The berthing duration were getting longer mainly due to the increase in sizes and loading capacities of container ships, and hence a longer time for loading/unloading cargoes.  According to statistics, the average number of containers loaded/unloaded by each container ship berthed at KTCT has increased from about 1 350 twenty-foot equivalent units (TEUs) in 2011 to the present level of about 1 700 TEUs.  At present, the container throughput of Hong Kong was maintained at a stable level, averaging around 23 million TEUs per year.  The Government has not maintained figures concerning the waiting time for container ships to berth at container terminals after arriving in Hong Kong waters or the number that had switched to ports in other areas due to excessive long waiting time as well as the cargo volume involved.  But as reflected by the trade, from January to October 2014, an estimated 9% of container vessels skipped calls at KTCT and they believed that most of them were due to port congestion.

(2) and (3) The Government is committed to facilitate the development of Hong Kong Port and maritime transport.  The Transport and Housing Bureau (THB) has worked in close liaison with the Hong Kong Container Terminal Operators Association (HKCTOA) and other stakeholders of the trade on the operation and development of the KTCT with a view to exploring workable solutions to enhance the operational efficiency of container terminals and maintain Hong Kong's position as a leading hub port in the region.  We have been actively following up with HKCTOA's document submitted to the Government earlier on.  The document's major proposals, such as increasing the provision of container storage yard and barge berths, have been fully taken into consideration in the recently completed Study Report on the Strategic Development Plan for Hong Kong Port 2030 (the Study Report).

     The Study Report proposes a series of improvement measures to enhance the port's operational efficiency and competitiveness.  These include upgrading the Stonecutters Island Public Cargo Working Area to a modern container handling facility for ocean-going vessels or river trade vessels thereby improving operational efficiency; enabling the River Trade Terminal, which can accommodate ocean-going vessels, to become a terminal for both ocean-going and river trade vessels; providing additional barge berths at the KTCT to relieve congestion caused by the increase of river cargo throughput; and making better use of land and other facilities around the terminals to enhance operational efficiency and accommodate future growth in transhipment.  The Administration is working closely with relevant government departments to take forward the implementation of the measures, to work out the necessary arrangements as well as technical issues involved, taking into account the views of affected parties.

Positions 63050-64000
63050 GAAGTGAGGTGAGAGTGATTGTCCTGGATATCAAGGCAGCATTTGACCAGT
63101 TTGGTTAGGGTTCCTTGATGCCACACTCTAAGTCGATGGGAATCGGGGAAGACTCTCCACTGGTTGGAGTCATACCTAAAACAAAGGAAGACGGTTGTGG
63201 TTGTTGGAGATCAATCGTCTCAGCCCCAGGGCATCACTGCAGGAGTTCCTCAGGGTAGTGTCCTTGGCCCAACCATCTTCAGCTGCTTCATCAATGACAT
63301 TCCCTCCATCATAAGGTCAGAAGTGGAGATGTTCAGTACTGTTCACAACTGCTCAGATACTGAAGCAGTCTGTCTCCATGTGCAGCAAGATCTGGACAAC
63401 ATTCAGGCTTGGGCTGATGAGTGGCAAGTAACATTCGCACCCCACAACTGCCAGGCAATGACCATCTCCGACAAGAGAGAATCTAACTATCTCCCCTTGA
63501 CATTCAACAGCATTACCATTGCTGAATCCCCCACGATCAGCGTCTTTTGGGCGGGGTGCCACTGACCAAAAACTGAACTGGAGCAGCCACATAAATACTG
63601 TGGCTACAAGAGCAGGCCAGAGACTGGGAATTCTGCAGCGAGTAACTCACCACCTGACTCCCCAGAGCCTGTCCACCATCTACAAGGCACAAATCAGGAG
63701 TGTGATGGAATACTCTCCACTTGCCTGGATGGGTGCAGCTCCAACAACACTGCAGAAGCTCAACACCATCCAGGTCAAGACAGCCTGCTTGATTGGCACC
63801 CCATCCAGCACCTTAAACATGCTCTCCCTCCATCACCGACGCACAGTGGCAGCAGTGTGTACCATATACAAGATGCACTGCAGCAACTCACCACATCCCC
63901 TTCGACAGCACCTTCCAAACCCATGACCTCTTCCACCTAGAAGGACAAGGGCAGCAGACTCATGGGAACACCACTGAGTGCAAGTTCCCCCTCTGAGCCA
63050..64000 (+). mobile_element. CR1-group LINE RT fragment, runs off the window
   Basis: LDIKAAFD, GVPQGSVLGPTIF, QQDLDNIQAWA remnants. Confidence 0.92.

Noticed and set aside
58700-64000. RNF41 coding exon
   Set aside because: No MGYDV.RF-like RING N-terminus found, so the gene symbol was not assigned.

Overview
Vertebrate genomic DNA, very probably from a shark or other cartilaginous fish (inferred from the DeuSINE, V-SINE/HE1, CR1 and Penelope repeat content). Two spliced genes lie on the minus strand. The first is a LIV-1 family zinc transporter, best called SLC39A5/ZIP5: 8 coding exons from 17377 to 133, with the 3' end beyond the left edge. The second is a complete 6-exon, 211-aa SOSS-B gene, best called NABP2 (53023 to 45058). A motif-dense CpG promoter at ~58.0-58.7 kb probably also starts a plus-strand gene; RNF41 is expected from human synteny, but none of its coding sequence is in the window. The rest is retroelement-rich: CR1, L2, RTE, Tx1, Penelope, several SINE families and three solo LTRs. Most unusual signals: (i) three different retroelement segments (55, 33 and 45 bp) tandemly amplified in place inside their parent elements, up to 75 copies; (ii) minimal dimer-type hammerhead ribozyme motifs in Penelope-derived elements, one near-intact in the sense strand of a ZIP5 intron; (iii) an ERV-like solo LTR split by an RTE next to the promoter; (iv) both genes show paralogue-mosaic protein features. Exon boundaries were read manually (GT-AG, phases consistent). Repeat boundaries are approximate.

The Administration is reviewing the allocation and management of port backup land in the vicinity of the KTCT currently leased under short-term tenancies.  The review will explore how to better utilise the land to support the efficient operation of the container terminals and the port as a whole, including the provision of an appropriate amount of additional land for container storage use.  The industry will be consulted on the proposals in due course.

     Meanwhile, to enhance the land utilisation around the KTCT, the Administration commissioned in June this year a consultancy study on a site in Kwai Chung, currently used for port backup purposes, to explore the feasibility of developing the site into a multi-storey car park principally for use by container trucks and medium/heavy goods vehicles, with the aim of freeing up sites currently used as open-air car parks for port backup uses to provide better support to port operations.  The study is expected to be completed by around mid-2015.

Ends/Wednesday, December 10, 2014
Issued at HKT 14:31